Investigative JournalismWhile I was looking for something specific about abortionist Ulrich Klopfer, who is in trouble now for failing to report the statutory rape of a 13-year-old girl, I went digging through the Chicago Sun-Times series, "The Abortion Profiteers." This series ran from November 12 through November 28, 1978.
Assisted by members of the Chicago Better Government Association, Sun-Times reporters Pamela Zekman, Pamela Warrick, and Ellen Warren completed a five-month investigation into Chicago abortion businesses. Volunteers went under cover, getting jobs at the clinics and telling the journalists what they saw.
I was looking, as I said, for something specific about Klopfer. I'll blog that later when I find it. What I did find quickly was an article I'd forgotten had even been in the series: "Pregnant or not, women given abortions," published on November 22.
[W]orking undercover at the Water Tower Reproductive Center, ... BGA investigator Minda Trossman counted 81 abortion procedures performed on women with negative pregnancy test results. That was 12 per cent of all the women who received abortions during the two months Trossman worked there.The article then goes on to report on Biogenetics, Ltd.:
During a five-month investigation ... we witnessed some of these painfully needless abortions and saw the aftermath. Women innocently underwent abortions they didn't need and, as a result, suffered massive infections, bruises, wrenching cramps, severe bleeding.
Observing Dr. Arnold Bickham:
Trossman watched once as Bickham turned what was supposed to be a simple examination into a fast abortion on a woman with no apparent signs of pregnancy. ....The report then goes into a then-popular procedure for doing very early abortions called "menstrual extraction." The method fell out of favor because the embryo is so small very early in the pregnancy that the abortion is often unsuccessful and the woman needs to go through a second, later procedure if she still wants to abort the pregnancy.
"Am I pregnant?" the patient asked.
Bickham ignored her question. Let me examine you," he said. After a brief examination, Bickham turned on the suction machine and started the abortion.
Only then did he answer. "Yes," said Bickham, "definitely pregnant. Definitely pregnant ... but not any more."
Most women who undergo extractions aren't pregnant in the first place. Unless patients are carefully screened, as many as 80 per cent of the women who undergo extractions do so needlessly. .... Many doctors consulted by the Sun Times said they would not even consider performing a menstrual extraction on a woman with a negative pregnancy test. Yet, at the Water Tower and Biogenetics clinics, it's the women with the negative tests who are most often sold the extractions.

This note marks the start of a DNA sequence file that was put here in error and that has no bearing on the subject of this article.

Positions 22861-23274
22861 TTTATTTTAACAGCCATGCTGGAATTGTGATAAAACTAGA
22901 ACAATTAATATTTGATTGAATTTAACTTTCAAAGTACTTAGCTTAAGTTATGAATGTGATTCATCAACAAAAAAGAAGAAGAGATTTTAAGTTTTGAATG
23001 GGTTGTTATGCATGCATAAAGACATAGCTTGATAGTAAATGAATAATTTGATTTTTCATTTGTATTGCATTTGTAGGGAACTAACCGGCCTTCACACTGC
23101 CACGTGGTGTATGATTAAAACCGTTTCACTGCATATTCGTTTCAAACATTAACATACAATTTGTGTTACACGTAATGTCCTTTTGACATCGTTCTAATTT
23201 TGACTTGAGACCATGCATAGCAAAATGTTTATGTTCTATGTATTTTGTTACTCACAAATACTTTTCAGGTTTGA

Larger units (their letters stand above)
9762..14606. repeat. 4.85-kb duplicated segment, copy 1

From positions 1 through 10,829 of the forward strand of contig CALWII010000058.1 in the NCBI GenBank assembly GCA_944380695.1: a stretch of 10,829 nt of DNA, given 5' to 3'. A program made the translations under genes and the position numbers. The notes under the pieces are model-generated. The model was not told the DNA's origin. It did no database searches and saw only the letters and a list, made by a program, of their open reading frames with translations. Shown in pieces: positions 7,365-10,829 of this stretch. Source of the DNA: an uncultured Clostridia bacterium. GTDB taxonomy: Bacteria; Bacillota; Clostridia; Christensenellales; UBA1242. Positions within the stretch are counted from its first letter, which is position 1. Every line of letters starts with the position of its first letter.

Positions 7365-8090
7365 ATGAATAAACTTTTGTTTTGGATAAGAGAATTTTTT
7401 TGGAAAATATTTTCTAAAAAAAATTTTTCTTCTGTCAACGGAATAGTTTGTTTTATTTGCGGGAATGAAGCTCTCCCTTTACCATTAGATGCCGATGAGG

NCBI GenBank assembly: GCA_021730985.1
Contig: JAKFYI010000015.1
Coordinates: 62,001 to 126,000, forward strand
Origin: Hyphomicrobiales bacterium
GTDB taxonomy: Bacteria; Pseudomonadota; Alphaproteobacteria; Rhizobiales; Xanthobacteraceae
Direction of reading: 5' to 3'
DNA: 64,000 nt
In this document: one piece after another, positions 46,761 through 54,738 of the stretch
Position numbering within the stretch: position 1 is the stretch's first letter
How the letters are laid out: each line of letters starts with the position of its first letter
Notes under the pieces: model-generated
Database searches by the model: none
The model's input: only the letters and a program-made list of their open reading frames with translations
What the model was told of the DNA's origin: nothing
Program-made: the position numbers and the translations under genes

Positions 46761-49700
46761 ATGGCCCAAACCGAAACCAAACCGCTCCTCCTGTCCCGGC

Same Old Same OldSelling abortions to women who only believe they are pregnant isn't something that vanished after "The Abortion Profiteers" and then resurfaced recently with Patel. In March of 1995, I was at Life Dynamics and we were working on Lime 5, a book about abortion malpractice and its enablers. We got a call from one of Diane Sawyer's assistants. Ms. Sawyer, we were told, had heard rumors that some abortion facilities were selling abortions to women who were not, in fact, pregnant; they just thought they were.
We told Ms. Sawyer's assistant that this was a slow news day kind of story that local journalists would often do: send female reporters to abortion clinic with male reporter's urine specimens, and then document being told that they were pregnant and the attempts to sell them abortions.
We supplied the assistant with what he asked for -- a list of abortionists who were still practicing even after having been caught selling abortions to women who were not pregnant.
Abortion practice hasn't changed, but abortion-related journalism has. Gone are the days of reporters investigating abortion clinics and informing the public about dangerous or fraudulent practitioners in their midst.
Why Has Journalism Changed?Why has this changed? The attitudes of the journalists toward abortion hasn't changed. When Ms. Zekman, Ms. Warrick, and Ms. Warren wrote "The Abortion Profiteers," they weren't anti-abortion reporters seeking to besmirch abortion providers. They were staunchly pro-choice reporters seeking to protect women from unscrupulous and dangerous practitioners. But when we provided Ms. Sawyer with a rogues gallery of Gosnellesque quackery, alerting women to unscrupulous and dangerous practitioners was no longer a priority. And as we saw with the media coverage of Kermit Gosnell and other deplorable abortion practitioners since he was exposed, alerting women to unscrupulous and dangerous practitioners remains a non-priority, just as Ms. Sawyer considered those practitioners to be a non-story.
I think what has happened is that journalists have been developing a deepening sense of unease about what goes on behind the doors of America's abortion facilities. Nobody likes to get bad news about people they respect and trust. We want to continue to think the best of them. And pro-choice journalists, being human, want to be able to respect and trust the abortion-rights organizations they depend upon for nearly everything they write about abortion. Nobody wants to learn that they've been duped, lied to, and used.
The unquestioned presumption that "safe and legal" is the status-quo can not stand under the weight of too much evidence of appalling wrongdoing inside American abortion practices. That evidence must be avoided at all costs, even if it involves averting one's eyes from the Gosnells and the Patels at the cost of women's well-being and even their lives.